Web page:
, Volume 25, Issue 9, pp 1077-1083
Date: 24 Jun 2009

Defenestration in children younger than 6 years old: mortality predictors in severe head trauma

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This study aims to describe the characteristics of severe head injuries in children less than 6 years old, victims of falls from windows, and identify the main predictive factors of mortality in this population.

Patients and methods

A cross-sectional study was designed through data derived from medical records of less than 6-year-old children victims of falls from windows presenting with a severe head injury defined by an initial Glasgow coma scale (GCS) ≤8, hospitalized at a Pediatric Trauma center level III, between January 2000 and December 2005. Statistical analysis used univariate analysis and multiple logistic regressions.


We identified 58 severe head injuries in children victims of falls from windows. The mean age was 2.8 ± 1.4 years, with a male prevalence (64%); 48% of patients had a GCS ≤5; 62.1% had a Pediatric Trauma Score (PTS) ≤3 at hospital admission. The mortality rate was 41% (24/58) and most of them (88%; 21/24) died within 48 h. An increased death rate was noted in children admitted with hypoxemia (p = 0.001), low systolic blood pressure (p = 0.002), hypothermia (p = 0.0001), GCS ≤5 (p = 10−5), PTS ≤3 (p = 0.008), hyperglycemia (p = 0.023), coagulation disorders (p = 0.02), and initial intracranial pressure ≥20 mmHg (p = 0.03). Initial hypothermia, hyperglycemia, and coagulation disorders were the only independent predictive factors of mortality.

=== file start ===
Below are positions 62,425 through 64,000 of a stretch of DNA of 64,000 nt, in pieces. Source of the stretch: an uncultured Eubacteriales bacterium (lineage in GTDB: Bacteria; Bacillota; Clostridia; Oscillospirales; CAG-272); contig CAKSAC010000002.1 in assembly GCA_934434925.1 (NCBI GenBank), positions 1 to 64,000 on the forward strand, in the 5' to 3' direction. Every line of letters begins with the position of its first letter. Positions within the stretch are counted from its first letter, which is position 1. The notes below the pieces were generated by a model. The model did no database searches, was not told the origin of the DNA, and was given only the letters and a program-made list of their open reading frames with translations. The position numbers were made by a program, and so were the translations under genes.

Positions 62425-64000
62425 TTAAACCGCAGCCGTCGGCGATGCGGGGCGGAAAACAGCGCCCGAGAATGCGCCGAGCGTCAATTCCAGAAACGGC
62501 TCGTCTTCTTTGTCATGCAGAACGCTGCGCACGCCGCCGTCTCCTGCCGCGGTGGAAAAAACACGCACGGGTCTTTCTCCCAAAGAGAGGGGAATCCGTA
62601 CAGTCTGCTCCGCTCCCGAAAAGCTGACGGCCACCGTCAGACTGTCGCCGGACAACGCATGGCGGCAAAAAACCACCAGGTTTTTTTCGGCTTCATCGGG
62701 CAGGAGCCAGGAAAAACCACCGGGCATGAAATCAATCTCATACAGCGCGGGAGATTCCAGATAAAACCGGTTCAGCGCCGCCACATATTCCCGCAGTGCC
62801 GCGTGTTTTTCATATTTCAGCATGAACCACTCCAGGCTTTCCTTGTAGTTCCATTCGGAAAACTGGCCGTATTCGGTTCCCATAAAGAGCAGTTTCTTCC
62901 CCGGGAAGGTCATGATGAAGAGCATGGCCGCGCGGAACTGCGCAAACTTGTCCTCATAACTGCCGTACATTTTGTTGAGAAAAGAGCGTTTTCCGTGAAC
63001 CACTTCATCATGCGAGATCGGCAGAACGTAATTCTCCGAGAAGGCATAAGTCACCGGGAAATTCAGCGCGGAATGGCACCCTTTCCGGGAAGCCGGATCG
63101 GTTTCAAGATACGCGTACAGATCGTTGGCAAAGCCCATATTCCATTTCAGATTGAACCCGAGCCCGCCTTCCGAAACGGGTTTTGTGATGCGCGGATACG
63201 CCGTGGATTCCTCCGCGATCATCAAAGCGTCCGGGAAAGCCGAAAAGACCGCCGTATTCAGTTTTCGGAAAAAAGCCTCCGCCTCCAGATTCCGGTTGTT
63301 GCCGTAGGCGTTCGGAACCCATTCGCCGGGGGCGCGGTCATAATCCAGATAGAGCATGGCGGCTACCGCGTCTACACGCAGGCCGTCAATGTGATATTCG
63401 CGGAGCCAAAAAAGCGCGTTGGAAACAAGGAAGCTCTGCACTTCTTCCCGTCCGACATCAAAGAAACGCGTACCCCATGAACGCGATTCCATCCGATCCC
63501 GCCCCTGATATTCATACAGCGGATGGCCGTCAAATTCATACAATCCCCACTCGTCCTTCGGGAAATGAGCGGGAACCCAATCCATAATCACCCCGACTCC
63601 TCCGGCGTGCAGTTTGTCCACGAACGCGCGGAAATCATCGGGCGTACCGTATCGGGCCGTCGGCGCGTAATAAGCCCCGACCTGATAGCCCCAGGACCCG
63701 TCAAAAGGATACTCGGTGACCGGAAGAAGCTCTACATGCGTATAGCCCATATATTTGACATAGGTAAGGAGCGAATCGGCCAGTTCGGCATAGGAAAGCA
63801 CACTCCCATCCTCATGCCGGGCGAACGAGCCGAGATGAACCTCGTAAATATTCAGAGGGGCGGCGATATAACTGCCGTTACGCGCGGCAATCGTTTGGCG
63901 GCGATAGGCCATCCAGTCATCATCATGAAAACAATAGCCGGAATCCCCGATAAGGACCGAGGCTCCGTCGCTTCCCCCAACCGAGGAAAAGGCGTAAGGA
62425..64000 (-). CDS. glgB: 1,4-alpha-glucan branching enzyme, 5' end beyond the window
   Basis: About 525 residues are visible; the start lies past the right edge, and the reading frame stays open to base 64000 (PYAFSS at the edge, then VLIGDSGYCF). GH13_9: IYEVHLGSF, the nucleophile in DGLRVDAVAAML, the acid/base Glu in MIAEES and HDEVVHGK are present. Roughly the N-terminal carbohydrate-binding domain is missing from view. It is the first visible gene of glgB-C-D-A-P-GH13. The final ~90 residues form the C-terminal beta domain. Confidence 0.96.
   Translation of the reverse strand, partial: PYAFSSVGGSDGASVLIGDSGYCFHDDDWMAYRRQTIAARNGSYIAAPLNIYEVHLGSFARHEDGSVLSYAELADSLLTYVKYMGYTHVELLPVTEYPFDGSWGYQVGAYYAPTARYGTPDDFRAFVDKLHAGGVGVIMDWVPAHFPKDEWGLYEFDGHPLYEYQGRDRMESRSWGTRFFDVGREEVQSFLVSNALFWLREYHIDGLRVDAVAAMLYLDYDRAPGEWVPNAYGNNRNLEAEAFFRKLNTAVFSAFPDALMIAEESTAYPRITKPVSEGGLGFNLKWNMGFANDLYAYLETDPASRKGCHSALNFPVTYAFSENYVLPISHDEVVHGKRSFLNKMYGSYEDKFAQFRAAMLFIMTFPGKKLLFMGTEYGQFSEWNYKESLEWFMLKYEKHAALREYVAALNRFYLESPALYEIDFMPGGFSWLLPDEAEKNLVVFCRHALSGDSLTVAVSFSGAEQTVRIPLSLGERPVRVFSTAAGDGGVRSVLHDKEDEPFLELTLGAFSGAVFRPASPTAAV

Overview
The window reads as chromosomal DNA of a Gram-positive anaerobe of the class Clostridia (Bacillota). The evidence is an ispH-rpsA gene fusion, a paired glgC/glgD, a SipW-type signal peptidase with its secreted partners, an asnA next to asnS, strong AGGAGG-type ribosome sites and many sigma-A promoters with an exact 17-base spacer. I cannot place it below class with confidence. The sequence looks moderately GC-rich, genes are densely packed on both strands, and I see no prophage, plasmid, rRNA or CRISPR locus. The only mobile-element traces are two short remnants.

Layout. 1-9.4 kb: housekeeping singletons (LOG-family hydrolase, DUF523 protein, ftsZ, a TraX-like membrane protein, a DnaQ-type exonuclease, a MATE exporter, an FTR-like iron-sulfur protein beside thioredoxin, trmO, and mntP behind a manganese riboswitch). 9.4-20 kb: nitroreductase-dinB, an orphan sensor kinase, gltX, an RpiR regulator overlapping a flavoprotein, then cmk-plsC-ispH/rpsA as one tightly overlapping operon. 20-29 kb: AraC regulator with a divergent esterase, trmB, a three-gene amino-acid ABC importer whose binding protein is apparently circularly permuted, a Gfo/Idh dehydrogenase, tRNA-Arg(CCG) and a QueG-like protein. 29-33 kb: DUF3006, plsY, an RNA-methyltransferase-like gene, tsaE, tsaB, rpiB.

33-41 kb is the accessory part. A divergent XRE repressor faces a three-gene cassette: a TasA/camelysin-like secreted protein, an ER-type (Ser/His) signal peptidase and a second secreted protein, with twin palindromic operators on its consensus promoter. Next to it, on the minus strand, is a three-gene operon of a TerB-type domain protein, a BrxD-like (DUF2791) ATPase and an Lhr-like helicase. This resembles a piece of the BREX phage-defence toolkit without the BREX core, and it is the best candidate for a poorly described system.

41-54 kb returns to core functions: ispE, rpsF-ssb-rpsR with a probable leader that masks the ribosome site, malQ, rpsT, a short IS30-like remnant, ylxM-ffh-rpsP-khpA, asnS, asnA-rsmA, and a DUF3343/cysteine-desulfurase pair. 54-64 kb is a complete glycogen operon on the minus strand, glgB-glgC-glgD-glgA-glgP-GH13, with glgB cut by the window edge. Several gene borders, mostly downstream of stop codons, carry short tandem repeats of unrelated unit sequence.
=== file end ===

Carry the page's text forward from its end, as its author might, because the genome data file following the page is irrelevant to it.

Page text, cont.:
Severe head injuries resulting from falls from windows carry a high risk of mortality in less than 6-year-old children. Hypothermia, hyperglycemia, and coagulation’s disorders are independent predictive factors of mortality. Early deaths could be considered as direct consequences of uncontrollable brain lesions.

Source of funding: CAPES Brazil (Coordenação de Aperfeiçoamento de Pessoal de Nível Superior)—Exchange Program for Ph.D. studies with Stage Abroad.